Di2 / hydraulic dual-controls are well-built as you'd expect - on a par with Shimano's standard Ultegra controls. Shimano's calipers are proven in the mountain-biking world, so I would have no concerns about their coping with road use.

Rate the product for performance:
 
9/10

A huge step forward. Almost the only thing keeping it from a perfect 5 stars for performance is the insufficient free-stroke adjustment.

Rate the product for durability:
 
8/10

It's all solidly built and I'd expect the main bits to last well. The bimetallic rotors will probably not last as long as solid steel ones.

Rate the product for weight, if applicable:
 
6/10

Not yet on a par with rim brakes, unsurprisingly.

Rate the product for comfort, if applicable:
 
8/10

Dual-control levers are well-designed and suit a broad range of hand sizes. Hands get less tired than with traditional brakes.

Rate the product for value:
 
5/10

Yeah, they're quite expensive at the moment, aren't they?

Tell us how the product performed overall when used for its designed purpose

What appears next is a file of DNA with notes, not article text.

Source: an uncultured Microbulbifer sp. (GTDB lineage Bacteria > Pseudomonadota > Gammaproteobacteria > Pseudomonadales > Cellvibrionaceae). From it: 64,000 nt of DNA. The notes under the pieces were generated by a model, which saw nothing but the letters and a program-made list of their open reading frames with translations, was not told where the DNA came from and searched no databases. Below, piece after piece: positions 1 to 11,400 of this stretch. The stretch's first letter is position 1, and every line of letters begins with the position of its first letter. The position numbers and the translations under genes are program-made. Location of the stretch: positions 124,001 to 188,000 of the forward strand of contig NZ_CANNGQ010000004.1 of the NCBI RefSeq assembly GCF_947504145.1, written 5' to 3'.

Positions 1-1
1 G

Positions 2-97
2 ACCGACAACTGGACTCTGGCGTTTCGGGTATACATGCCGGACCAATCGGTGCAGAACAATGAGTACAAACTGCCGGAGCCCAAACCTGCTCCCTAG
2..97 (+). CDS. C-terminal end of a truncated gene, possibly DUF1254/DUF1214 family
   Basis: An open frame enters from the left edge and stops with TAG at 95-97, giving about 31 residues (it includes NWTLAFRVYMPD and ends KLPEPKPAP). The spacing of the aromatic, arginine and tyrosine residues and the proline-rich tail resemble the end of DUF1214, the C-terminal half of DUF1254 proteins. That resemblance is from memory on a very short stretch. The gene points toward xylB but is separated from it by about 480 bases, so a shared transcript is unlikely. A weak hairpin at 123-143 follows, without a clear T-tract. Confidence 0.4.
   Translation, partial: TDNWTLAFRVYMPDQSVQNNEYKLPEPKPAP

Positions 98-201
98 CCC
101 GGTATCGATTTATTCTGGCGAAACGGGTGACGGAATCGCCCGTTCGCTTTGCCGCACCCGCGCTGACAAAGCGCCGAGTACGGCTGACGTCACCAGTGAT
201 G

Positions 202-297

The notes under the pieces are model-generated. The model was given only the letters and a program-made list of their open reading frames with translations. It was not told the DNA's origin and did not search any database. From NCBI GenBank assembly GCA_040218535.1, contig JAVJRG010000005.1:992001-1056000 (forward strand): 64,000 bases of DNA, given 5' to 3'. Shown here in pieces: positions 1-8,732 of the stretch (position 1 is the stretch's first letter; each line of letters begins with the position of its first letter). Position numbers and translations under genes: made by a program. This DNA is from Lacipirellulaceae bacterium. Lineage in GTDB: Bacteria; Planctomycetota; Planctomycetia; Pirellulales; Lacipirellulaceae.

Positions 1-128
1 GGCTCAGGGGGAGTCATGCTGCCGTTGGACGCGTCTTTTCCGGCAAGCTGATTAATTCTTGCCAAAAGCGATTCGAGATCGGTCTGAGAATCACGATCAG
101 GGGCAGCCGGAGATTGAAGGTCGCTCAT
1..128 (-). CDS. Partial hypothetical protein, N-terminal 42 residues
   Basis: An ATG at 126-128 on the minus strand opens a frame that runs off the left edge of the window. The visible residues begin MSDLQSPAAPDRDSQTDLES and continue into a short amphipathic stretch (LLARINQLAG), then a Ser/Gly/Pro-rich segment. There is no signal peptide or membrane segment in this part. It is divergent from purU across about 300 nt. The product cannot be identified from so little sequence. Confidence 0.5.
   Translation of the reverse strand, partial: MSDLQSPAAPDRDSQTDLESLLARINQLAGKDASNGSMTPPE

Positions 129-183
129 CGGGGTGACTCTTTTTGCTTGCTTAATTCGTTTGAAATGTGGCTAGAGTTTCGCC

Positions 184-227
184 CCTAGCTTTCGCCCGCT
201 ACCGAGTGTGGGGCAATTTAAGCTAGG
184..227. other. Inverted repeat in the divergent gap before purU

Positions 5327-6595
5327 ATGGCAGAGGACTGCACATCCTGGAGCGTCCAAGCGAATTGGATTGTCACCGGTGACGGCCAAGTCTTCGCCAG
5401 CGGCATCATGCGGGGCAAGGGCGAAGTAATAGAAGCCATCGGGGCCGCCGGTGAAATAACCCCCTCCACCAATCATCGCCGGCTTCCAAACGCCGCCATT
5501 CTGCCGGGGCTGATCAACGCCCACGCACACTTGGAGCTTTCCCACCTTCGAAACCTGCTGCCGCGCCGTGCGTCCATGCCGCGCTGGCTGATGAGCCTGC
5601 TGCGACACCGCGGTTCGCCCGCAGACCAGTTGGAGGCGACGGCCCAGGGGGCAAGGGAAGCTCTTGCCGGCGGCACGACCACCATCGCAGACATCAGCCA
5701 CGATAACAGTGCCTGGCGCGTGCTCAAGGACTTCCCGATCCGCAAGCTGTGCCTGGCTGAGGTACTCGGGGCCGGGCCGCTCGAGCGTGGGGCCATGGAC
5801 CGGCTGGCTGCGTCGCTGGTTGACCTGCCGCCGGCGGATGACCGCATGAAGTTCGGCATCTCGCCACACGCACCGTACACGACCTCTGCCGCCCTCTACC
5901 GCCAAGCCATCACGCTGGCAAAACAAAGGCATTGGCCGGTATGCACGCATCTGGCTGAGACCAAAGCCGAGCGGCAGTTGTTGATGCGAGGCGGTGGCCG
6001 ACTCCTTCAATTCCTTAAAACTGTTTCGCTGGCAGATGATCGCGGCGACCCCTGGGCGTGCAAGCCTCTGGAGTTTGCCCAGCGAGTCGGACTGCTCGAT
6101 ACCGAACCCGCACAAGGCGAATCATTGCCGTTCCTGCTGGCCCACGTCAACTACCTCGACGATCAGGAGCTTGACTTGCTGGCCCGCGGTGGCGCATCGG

Very well indeed - hydraulic discs bring a real transparency to your braking - you can feel exactly how much force you're applying and this gives greater confidence and ultimately higher speed.

Tell us what you particularly liked about the product

Zero friction brake-lines, reliable modulation.

Tell us what you particularly disliked about the product

Free-stroke adjustment is essentially useless in this setup.

Did you enjoy using the product? Yes.

Would you consider buying the product? When it trickles down a tier or so.

Would you recommend the product to a friend? Yes.

Overall rating: 8/10

About the tester

Age: 35  Height: 6  Weight: 78kg

I usually ride: Boardman CX team for the daily commute  My best bike is: Rose Xeon CRS

I've been riding for: Over 20 years  I ride: Most days  I would class myself as: Expert

I regularly do the following types of riding: road racing, time trialling, commuting, touring, club rides, sportives, general fitness riding, fixed/singlespeed, mtb,

 

Jez spends his days making robots that drive cars but is happiest when on two wheels.  His roots are in mountain biking but he spends more time nowadays on the road, occasionally racing but more often just riding. 

20 comments

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Stefan M [20 posts] 2 years ago
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I've been riding the R785 setup for a couple of months now and love them. After years of riding MTB with disc brakes it was an easy choice to try these out and I don't regret it at all.

Braking is consistent, reliable and instantly there when you need it.